Meet The Head At KGV: Mark Blackshaw

Since taking on the role of principal at ESF’s King George V in 2017, Mark Blackshaw has been developing a new vision that empowers students to “be their own remarkable”.
Meet The Head At KGV: Mark Blackshaw
By Carli Allan
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When Mark Blackshaw moved into his new position as principal at ESF’s King George V (KGV) school in 2017, he inherited one of Hong Kong’s oldest, largest and top-performing secondary schools. Far from resting on his laurels, Blackshaw has spent his first year in the role driving and inspiring changes to make KGV truly “remarkable”.

Read our review of ESF's KGV here.

Previously principal at Helensvale State High School in Australia, Blackshaw brings his warm Aussie spirit and passion for education to his new role. As he enters his second academic year at KGV, WhichSchoolAdvisor.com speaks to Blackshaw about his focus on personalising learning and creating a “school for one”.

What has been your biggest achievement so far since joining KGV?

We’ve reimagined our purpose to ‘be your own remarkable’. It’s really important to us as we believe that our kids are remarkable but in different ways. You can be good at sport, strong academically, or you can be a student that’s showing incredible improvement. We think that it’s important to bring all those things out in students.

Our vision is to personalise learning because that’s the future of the world. When I came here I got the history, the heritage and the tradition of the school and how proud people are to be a KGV-er. I really felt that sense of pride and belonging in the school. I wanted to acknowledge that, but also ask what kind of school do you want to be moving forward? We’re trying to be a school for one, where every student has a sense of belonging. We’ve put a greater focus on personalised learning as I believe that it’s the future of education.

KGV has a strong academic record, and 25% of your students scored 40-plus in the 2018 IBDP. How are you meeting the needs of students of all abilities though?

We have two learning pathways because we think that every student is important. We want to maximise every student’s potential. I can’t say it’s a school for one if we only offer only one pathway. We need to offer a choice of subjects and having that personalised experience once they get to the right course. When you have that along with strong career advice, students end up getting something they are really proud of and comfortable with.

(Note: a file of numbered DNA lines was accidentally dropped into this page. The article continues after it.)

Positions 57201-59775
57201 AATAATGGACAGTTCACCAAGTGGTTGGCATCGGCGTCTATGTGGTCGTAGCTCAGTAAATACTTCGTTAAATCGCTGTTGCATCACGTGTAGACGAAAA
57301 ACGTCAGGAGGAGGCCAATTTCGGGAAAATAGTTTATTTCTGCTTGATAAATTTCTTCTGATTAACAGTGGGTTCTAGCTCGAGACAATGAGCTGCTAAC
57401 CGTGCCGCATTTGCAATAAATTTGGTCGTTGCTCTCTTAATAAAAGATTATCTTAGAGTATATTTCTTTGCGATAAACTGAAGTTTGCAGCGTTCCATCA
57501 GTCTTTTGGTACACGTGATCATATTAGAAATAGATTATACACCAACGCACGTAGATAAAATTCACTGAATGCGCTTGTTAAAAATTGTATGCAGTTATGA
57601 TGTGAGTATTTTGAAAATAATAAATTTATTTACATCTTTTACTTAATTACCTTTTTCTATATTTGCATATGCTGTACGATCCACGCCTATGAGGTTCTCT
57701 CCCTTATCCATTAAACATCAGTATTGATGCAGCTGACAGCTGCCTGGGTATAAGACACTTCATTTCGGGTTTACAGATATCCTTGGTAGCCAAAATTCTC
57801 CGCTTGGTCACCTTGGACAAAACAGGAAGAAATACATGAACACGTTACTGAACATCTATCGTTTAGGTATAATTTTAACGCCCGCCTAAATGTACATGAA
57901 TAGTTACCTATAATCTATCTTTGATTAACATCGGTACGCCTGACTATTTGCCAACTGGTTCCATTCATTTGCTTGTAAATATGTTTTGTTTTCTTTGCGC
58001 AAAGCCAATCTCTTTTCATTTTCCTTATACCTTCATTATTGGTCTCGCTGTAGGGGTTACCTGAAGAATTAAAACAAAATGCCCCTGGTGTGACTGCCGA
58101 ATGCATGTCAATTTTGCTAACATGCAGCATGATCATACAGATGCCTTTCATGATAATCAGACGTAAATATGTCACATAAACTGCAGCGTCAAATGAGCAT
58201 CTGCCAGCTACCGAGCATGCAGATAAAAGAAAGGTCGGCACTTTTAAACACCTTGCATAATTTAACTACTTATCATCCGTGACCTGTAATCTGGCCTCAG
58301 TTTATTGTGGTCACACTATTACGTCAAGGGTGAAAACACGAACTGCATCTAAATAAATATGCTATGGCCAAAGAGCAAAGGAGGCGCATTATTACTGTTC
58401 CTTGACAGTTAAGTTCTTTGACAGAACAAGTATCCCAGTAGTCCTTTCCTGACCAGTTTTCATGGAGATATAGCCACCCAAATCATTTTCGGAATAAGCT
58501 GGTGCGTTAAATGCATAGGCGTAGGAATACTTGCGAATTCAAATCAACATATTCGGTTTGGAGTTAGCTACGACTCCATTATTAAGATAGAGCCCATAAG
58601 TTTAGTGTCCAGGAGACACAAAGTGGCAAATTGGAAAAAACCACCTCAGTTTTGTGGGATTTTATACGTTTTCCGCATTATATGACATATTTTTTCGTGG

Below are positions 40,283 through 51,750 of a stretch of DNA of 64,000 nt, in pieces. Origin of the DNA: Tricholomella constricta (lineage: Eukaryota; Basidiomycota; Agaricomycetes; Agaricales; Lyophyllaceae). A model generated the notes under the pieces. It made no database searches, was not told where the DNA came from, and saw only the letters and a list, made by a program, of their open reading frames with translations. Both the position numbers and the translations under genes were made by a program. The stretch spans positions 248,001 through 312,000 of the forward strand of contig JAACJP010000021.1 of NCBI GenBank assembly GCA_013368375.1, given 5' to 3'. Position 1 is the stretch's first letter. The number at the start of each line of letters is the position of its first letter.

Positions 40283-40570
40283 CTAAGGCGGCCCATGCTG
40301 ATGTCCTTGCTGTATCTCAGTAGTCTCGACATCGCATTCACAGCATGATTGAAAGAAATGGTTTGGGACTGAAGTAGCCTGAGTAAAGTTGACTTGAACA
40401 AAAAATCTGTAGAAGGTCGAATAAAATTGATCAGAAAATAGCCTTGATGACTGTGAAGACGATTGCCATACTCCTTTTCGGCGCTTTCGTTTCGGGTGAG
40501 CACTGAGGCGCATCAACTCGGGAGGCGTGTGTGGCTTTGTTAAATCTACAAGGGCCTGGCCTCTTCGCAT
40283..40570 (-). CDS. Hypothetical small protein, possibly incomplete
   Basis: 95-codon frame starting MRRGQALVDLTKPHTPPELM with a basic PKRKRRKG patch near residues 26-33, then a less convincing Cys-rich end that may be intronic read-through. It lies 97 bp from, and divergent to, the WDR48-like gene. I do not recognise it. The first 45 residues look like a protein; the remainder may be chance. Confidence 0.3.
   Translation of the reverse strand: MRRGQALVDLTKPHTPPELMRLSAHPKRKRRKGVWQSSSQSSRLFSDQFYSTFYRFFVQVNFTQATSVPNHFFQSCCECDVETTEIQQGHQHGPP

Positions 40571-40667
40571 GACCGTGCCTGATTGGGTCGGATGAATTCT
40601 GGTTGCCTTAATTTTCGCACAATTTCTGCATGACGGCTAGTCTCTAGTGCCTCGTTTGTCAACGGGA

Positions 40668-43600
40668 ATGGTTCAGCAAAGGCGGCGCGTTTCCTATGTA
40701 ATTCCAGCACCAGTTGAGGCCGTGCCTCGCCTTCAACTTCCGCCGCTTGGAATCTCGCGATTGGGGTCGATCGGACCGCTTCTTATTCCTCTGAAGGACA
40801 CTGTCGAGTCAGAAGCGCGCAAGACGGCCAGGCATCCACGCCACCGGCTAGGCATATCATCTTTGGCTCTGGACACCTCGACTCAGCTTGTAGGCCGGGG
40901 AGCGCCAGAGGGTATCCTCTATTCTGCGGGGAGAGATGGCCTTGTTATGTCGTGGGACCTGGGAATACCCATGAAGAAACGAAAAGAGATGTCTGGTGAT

We only had one student out of 200 who didn’t get their IBDP, and we want to make that zero. However, we also offer a vocational BTEC programme where students go to St Martin’s College in London to study the art BTEC; we have about 15% of our students who do that. Out students go to some of the best art and business colleges in the world, from studying the BTEC diploma. We’re really conscious that not everyone wants to do the IB diploma, not everyone loves academic learning, and we’re in the process of introducing the IBCP too.



As a large school with a student body of 1,800 children, how can you personalise learning for each and every one?

There’s a world of opportunities that comes from being a big school as we can offer so many different subjects, because we have so much expertise and so many staff. We still have 16 students in an IB physics class, no matter how big the school is. So where it really counts, that relationship with the teacher doesn’t change.

We also have an incredible house spirit. There’s a mini sense of belonging in the school in your house. It connects students indifferent ways indifferent groups, which doesn’t make it feel as big. And vertical tutor groups gets students to mix with students across three different year levels, they tell learning stories, what it’s like to start IGCSEs etc. Peer mentoring is probably more powerful than what we can do as teachers. They have lived the experience.

At KGV, you’ve included students in the traditional. Why is this so important to give students this voice?

You can’t create a school for one, unless you listen to your students. Our students are the most important thing in our world and they helps us shape where we take our school. It’s important for them to hear their voice in different ways as they get a sense of collaboration, support and sharing.



How does wellbeing fit into the curriculum at KGV?

We have a dedicated wellbeing team, and dedicated 20-minute tutor time every day. If kids are not feeling well and comfortable, then they will struggle academically. We play a lead role in educating our community of parents that wellbeing is the fundamental of academics, it’s one of the key drivers for that. We have lots of parent evenings around mobile phone use, gaming addiction and so on. It takes a whole community to raise a child, and we want to play a central role in that.

The pressures that these students sometimes but themselves under, we have to help manage their expectations. We’re very big on the idea of the growth mindset. The most powerful word I think in the English language is the word ‘yet’. You’re not getting an A… yet. You’re haven’t got to Cornell University… yet. It gives them the idea that there is a second chance, and you can learn and grow. There’s always a yet.

Read more about KGV in our Experience tour of the campus here.

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